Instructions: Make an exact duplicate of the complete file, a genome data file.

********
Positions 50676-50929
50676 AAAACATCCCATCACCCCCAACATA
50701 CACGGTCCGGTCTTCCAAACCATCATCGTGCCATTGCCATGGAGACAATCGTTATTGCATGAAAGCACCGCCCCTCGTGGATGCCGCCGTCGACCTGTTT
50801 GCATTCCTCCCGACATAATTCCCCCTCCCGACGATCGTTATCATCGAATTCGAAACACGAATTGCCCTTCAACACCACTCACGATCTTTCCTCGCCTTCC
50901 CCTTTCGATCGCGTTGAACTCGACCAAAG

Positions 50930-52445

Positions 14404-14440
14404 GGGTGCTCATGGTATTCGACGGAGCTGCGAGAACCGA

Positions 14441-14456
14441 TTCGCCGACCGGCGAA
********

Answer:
Positions 50676-50929
50676 AAAACATCCCATCACCCCCAACATA
50701 CACGGTCCGGTCTTCCAAACCATCATCGTGCCATTGCCATGGAGACAATCGTTATTGCATGAAAGCACCGCCCCTCGTGGATGCCGCCGTCGACCTGTTT
50801 GCATTCCTCCCGACATAATTCCCCCTCCCGACGATCGTTATCATCGAATTCGAAACACGAATTGCCCTTCAACACCACTCACGATCTTTCCTCGCCTTCC
50901 CCTTTCGATCGCGTTGAACTCGACCAAAG

Positions 50930-52445

Positions 14404-14440
14404 GGGTGCTCATGGTATTCGACGGAGCTGCGAGAACCGA

Positions 14441-14456
14441 TTCGCCGACCGGCGAA